Aspen Times Weekly Q&A: Jonny Lang
If You Go …
Who: Jonny Lang
Where: Belly Up Aspen
When: Friday, Sept. 8, 9 p.m.
How much: $55-$215
Tickets: Belly Up Aspen box office; http://www.bellyupaspen.com
At age 36, Jonny Lang is already a veteran bluesman with two decades at the top of the blues game.
Lang was a guitar prodigy. He released his first album, “Lie to Me,” at age 15 and was instantly hailed as his generation’s savior of the blues. The album went platinum and launched the supremely talented teenager into the upper echelon of pop music.
This month, Lang is releasing a new album, “Signs,” filled with gritty Delta blues guitar. He’ll celebrate the new record’s Sept. 8 release by headlining Belly Up Aspen with a five-man band in what promises to be a highlight of the fall music season in Aspen.
I recently talked about the new record with Lang, who called from his home in Ventura County, California.
ANDREW TRAVERS: The production and your playing on the new record is pretty raw and gritty. What did you set out to do on the album?
JONNY LANG: I really just had one thought: to try and honor these song ideas that we get, to finish them and turn them into something that can inspire people. I wasn’t saying, “OK, here’s the style of this record, we’ll put the songs in this particular order to make a story happen” or anything like that. It was just writing and recording and putting them out there.
AT: But is it fair to say you wanted to go back to making a guitar-centric record?
JL: Yeah, if there was a guideline, it was to make a little bit more of a raw-sounding record and try to have most of the songs be guitar-centered. It was just me telling the guys in the studio, “I want this one to be really raw and whatever that means to you, play it that way.” And I let them turn that into whatever they wanted to and we saw the songs grow up and evolve. They end up becoming something much different from what was in your head, and it’s usually much better than what you had in mind.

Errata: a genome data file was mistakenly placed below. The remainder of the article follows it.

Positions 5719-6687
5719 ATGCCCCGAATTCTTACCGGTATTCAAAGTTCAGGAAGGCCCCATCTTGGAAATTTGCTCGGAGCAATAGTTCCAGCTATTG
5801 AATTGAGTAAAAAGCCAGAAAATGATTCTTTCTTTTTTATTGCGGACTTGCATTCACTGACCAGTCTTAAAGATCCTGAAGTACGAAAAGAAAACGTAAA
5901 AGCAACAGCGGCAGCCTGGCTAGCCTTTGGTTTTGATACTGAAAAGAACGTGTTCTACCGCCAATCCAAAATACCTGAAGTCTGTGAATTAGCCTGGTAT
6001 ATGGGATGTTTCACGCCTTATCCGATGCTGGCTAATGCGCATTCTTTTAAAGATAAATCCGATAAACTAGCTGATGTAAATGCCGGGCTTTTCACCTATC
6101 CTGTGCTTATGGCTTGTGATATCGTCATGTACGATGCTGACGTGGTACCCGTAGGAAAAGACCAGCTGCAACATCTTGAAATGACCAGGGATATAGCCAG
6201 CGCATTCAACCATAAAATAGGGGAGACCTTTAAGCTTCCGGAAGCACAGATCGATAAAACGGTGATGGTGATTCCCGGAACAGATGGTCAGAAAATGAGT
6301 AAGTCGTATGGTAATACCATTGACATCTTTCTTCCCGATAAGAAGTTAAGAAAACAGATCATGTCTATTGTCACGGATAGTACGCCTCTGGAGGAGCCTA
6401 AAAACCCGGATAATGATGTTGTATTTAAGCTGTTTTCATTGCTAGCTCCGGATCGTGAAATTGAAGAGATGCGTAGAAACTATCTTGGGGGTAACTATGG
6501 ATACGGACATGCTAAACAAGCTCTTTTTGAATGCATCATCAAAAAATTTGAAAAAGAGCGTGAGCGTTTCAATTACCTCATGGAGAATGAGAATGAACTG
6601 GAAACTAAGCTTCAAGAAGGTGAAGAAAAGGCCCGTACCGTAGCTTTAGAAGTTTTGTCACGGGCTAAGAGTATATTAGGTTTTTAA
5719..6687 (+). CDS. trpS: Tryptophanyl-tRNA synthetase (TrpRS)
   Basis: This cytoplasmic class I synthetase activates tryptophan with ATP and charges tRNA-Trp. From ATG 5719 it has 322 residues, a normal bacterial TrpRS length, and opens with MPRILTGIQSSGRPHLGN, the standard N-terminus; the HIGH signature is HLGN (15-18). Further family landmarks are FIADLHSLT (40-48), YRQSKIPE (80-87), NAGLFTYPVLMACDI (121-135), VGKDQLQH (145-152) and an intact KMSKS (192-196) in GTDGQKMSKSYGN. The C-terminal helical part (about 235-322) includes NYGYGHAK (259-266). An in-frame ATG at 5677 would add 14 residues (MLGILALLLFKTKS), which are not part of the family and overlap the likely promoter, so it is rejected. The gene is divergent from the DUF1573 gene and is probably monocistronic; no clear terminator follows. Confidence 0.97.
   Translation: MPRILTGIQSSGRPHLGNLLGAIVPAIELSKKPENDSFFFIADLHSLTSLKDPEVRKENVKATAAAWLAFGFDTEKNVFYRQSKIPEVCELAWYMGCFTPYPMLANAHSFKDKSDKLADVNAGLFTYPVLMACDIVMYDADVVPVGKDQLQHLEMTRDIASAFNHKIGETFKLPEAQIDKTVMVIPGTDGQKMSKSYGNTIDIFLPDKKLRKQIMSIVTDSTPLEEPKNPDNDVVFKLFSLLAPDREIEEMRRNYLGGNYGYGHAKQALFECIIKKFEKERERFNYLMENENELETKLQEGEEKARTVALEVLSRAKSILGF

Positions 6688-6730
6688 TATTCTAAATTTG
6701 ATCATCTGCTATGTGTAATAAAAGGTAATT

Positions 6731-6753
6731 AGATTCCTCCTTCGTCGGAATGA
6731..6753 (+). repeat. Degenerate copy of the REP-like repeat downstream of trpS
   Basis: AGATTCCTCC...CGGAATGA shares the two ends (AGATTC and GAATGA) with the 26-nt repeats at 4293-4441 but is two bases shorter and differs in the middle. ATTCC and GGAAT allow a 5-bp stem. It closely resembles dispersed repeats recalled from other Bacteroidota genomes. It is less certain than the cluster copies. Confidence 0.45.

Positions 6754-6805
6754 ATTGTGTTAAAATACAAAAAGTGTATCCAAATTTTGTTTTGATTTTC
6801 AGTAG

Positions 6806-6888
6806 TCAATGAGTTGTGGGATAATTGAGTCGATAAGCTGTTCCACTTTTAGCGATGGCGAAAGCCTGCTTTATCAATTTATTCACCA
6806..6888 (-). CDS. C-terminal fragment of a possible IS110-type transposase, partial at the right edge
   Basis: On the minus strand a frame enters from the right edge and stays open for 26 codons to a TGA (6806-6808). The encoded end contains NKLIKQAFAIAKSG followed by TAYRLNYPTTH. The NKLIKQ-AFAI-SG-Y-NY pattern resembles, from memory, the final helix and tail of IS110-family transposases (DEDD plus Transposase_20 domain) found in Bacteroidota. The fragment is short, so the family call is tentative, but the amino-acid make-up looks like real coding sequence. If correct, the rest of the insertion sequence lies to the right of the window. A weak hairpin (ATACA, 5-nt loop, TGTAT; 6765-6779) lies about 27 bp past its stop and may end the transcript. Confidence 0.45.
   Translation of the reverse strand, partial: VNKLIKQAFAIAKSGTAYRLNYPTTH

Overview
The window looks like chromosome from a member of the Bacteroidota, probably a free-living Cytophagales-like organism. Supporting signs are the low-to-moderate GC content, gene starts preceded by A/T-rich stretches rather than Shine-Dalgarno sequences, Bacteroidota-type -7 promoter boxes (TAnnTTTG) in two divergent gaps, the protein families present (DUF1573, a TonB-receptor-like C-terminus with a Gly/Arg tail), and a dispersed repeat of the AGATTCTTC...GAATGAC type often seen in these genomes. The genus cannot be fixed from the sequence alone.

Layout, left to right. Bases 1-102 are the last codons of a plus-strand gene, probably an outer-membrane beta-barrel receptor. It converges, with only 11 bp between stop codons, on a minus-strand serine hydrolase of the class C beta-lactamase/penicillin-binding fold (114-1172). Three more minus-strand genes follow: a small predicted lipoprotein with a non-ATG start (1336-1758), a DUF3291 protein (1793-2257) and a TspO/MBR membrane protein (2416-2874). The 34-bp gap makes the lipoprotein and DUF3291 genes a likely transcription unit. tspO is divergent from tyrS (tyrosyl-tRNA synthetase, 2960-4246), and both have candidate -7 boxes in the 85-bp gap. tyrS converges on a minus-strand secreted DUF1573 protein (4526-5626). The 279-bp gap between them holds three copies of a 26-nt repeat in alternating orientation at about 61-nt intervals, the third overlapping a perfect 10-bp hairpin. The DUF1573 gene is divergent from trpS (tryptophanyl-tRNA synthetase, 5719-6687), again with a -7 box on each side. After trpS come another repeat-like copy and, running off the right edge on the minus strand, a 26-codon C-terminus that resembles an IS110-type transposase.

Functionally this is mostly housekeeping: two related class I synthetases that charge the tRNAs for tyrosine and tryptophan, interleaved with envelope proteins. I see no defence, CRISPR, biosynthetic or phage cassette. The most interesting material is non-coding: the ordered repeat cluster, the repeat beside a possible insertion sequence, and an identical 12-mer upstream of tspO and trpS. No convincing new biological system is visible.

AT: Songs like “Make It Move” have a throwback, Robert Johnson vibe to them. What drew you there? What have you been listening to?
JL: With the older, really roughly recorded Delta blues stuff it’s so hard to put it in any categories, because there are so many artists from that area that are so different from each other. Howlin’ Wolf and Robert Johnson — those guys have influenced me a great deal. I wasn’t trying to make it sound exactly like that stuff, I don’t think that I could. But I wanted to try to tip my hat to them.
AT: There’s this tension with blues players today between nostalgia and the history of it and trying to push things forward and make it new. What does being a contemporary bluesman mean to you?
JL: I’ve had different thoughts on it, and I’ve arrived at “I have no idea.” As much as we love music as humans, I think we still don’t have any idea what it is. It’s such a subjective thing. But we need things in categories. So blues tends to be a category that lots of different kinds of music get lumped into. I think what’s important to keep alive is the honesty of it. You can feel a certain way and just make art out of that. You can be reckless. It can be messy. It can be whatever it needs to be and still inspire people.
AT: You’ve been at it for a long time now — your whole adult life. How do you feel like you’re changing as an artist at this point? What are you learning today?
JL: I’m still changing and having an ever-increasing number of children. We’ve got five kids now. And being married for 16 years, there are days when I feel like I don’t know anything. Every day I feel like I know less than the day before and less confident about what I know. Having a family has been an incredible journey that’s really challenged me. That’s where I’m at. I’m trying to be humble about it and let it carry me along. As far as the music goes, one day the faucet of inspiration turns on and I start writing songs. And then it stops. And those will be the songs I’ll record for the next album. But I honestly don’t know how it works.